(4) Master’s Thesis. Brain and Behaviour Master Degree 1. INTRODUCTION. Insulin receptor (IR) and insulin-like growth factor-1 receptor (IGF1-R), are transmembrane receptors and tetrameric glycoproteins that belong to the receptor tyrosine (Tyr) kinase superfamily, they are composed of two α and two β subunits [1-4]. These receptors have the same structure and function and they are activated by insulin or insulin like growth factor-1 (IGF-1) ligands, however they exhibit higher affinity to own receptors. IRs are abundantly expressed in neurons and less abundantly in glia . The IGF1 receptor is expressed in both neural stem cells and all neural cells throughout the lifespan [6, 7]. IGF1 receptors regulate dendritic sprouting, neuronal stem cell activation, cell growth, repair, synaptic maintenance and neuroprotection [8-12]. Peripheral glucose metabolism is regulated mainly by insulin signalling , but in brain insulin role is not directly involved in neuronal glucose metabolism . The brain was considered to be an insulin insensitive tissue over the last several decades, while growing evidence from in vivo and in vitro studies confirm that insulin, as important neuroactive, neurotrophic peptide and its receptor, are present in different regions of the central nervous system . IGF1 are important hormones for cell growth and survival. IGF-1expression is high in perinatal stage and decreases throughout the lifespan . IGF1 stimulates normal brain development, and increases neuron number (likely by inhibiting apoptosis) . Insulin, IGF-1 and IGF-2 are actively transported across the blood-brain-barrier (BBB) [20, 21]. Under normal physiological conditions (Fig. 1A), insulin or IGF-1 ligand bind to the α-subunit of the receptor which induces a conformational change in the β-subunit, which has tyrosine kinase activity. The receptor is autophosphorylated and subsequently phosphorylates the cytosolic protein named insulin receptor substrate 1 or 2 (IRS-1 or IRS-2). This results in the activation of several intracellular pathways, including PI3K and Akt, ERK, Src Fyn (intracellular tyrosine kinases) downstream. All these intracellular responses will facilitate neuronal growth, neuronal survival, synaptic plasticity, learning, and memory. In pathological situations that result in insulin resistance (as in AD), this cascade does not function properly (Fig. 1B). In AD, accumulation of amyloid-β (Aβ) oligomers leads to increased tumor necrosis factor-alpha (TNF-α) levels and activation of stress kinases such as c-Jun N-terminal kinase (JNK) resulting in inhibitory serine phosphorylation of IRS-1 . Aβ oligomers cause removal of IRs from the cell surface mediated by Casein 4.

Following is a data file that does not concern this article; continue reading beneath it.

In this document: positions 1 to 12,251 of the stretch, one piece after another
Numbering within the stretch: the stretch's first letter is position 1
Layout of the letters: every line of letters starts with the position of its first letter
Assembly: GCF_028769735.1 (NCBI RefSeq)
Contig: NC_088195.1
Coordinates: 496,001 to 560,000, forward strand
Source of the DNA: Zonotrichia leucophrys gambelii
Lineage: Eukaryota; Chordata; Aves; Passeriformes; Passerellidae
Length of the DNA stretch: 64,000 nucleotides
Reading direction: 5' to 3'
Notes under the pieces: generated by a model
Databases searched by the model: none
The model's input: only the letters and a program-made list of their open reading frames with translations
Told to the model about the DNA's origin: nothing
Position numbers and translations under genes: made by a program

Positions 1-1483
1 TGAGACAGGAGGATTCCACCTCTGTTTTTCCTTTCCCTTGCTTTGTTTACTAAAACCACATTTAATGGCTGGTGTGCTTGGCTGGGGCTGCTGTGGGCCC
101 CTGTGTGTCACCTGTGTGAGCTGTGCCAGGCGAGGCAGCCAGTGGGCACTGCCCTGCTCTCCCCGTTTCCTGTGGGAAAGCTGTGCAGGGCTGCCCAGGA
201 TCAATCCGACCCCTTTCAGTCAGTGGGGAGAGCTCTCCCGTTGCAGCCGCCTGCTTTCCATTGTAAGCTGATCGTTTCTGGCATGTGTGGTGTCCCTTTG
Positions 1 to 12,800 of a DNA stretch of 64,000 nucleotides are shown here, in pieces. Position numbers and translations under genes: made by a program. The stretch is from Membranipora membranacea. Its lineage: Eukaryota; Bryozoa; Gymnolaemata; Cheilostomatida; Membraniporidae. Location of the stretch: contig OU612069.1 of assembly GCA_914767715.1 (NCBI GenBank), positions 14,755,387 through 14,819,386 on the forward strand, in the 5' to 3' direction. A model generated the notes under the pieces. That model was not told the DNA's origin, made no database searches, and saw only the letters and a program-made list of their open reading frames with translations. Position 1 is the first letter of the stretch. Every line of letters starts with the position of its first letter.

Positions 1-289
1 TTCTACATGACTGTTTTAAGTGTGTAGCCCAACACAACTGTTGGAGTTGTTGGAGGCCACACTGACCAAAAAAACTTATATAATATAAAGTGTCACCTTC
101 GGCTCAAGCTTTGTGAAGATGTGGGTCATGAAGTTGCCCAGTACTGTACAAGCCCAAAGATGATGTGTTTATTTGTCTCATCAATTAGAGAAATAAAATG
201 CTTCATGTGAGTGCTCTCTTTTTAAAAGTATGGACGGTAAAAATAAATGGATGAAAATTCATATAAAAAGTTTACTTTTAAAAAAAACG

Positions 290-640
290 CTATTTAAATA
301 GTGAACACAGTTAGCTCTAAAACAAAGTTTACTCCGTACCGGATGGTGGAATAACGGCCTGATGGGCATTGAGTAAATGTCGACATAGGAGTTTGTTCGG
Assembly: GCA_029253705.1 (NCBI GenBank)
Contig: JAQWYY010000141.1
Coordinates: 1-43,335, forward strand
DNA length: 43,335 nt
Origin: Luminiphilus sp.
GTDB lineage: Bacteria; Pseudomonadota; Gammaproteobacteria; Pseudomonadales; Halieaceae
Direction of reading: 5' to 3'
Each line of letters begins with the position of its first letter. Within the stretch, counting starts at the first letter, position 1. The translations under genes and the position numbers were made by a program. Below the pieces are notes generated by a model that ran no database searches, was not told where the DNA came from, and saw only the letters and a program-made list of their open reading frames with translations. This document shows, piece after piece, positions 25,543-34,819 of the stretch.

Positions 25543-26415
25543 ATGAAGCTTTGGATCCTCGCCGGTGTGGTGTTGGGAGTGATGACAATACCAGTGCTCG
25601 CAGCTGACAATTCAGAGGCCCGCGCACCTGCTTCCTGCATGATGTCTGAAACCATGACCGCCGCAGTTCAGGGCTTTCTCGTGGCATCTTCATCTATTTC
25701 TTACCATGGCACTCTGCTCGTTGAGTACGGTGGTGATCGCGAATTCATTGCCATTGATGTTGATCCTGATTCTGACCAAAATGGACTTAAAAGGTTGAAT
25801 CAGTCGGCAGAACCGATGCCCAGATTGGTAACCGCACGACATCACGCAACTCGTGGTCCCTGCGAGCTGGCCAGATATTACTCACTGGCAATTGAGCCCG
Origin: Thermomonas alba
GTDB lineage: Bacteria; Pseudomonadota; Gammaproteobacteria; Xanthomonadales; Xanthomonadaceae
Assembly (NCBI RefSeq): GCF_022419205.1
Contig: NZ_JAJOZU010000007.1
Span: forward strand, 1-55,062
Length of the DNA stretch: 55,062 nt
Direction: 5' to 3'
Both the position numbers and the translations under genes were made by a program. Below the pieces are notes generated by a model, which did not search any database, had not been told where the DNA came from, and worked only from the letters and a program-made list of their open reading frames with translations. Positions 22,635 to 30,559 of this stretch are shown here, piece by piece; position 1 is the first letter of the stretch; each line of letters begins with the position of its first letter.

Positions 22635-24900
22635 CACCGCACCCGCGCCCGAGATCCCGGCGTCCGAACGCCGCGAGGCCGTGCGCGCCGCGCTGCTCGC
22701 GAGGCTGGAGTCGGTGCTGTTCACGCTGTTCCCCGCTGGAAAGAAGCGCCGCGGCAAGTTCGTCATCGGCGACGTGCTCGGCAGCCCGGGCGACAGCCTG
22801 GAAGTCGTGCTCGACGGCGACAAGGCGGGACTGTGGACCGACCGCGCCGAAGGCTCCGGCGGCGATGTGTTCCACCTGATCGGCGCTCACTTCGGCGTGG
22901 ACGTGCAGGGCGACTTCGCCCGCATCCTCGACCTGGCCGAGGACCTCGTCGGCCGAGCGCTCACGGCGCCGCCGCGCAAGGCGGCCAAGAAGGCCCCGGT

(5) Master’s Thesis. Brain and Behaviour Master Degree. Kinase 2 (CK2) and Ca2+/Calmodulin-Dependent Kinase II (CaMKII) [23, 24]. Insulin resistance lowers the expression of insulin degrading enzyme (IDE)1 . These enzyme also degrades AB, therefore lowered IDE expression further results in accumulations of Aβ [25-27]. Brain insulin signalling inhibits Glicogen Synthase Kinase 3 beta (GSK-3β) activity, a kinase that phosphorylates Tau. Thus, reduction in insulin signalling will increase abnormal tau phosphorylation [28, 29]. Deficient insulin signalling leads to impairment in nerve growth, synaptic plasticity, learning, and memory . 1.1. Insulin and Alzheimer’s disease Alzheimer’s disease (AD) is one of the most common cause of dementia. About 35.6 million people worldwide are now suffering from AD, and disease prevalence is expected to affect 115 million by 2050 [30, 31]. This neurological disorder is characterized by a progressive, degenerative, and irreversible deterioration of memory, judgement, and reasoning. Alzheimer patients exhibit cognitive impairment, memory loss, and behavioural changes . AD is characterized by neuronal loss and synaptic injury  . The main pathological hallmarks of AD are extracellular insoluble beta amyloid (Aβ) plaques and intracellular neurofibrillary tangles (NFTs) . Although we know enough about AD, its etiology remain largely unidentified. Recent human and preclinical studies have provided convincing evidence that AD is a degenerative metabolic disease, which is mediated by impairments in brain insulin responsiveness, glucose utilization, and energy metabolism leading to increased oxidative stress, inflammation, and worsening of insulin resistance [37-50]. This symptoms are common to type 2 diabetes (T2D), in fact both pathologies share many age-related pathophysiological features , such as insulin resistance, disrupted glucose metabolism in non-neural tissues [51, 52], oxidative and inflammatory stress, amyloid aggregation, neural atrophy and/or degeneration, and cognitive decline [53, 54]. Brain imaging studies have demonstrated deficits in glucose utilization in AD [55, 56], thereby this hypometabolism of glucose may precede the onset of cognitive deficits . Similar reduction was detected in the brain of several AD mouse models [60-62]. This reduced glucose utilization occur early in the course of disease, suggest a role for impairment insulin signalling in pathogenesis of neurodegenerative diseases [63-65].. 1. Insulin Degrading Enzyme, is secreted at high levels from microglial cells and degrades Aβ extracellularly.. 5.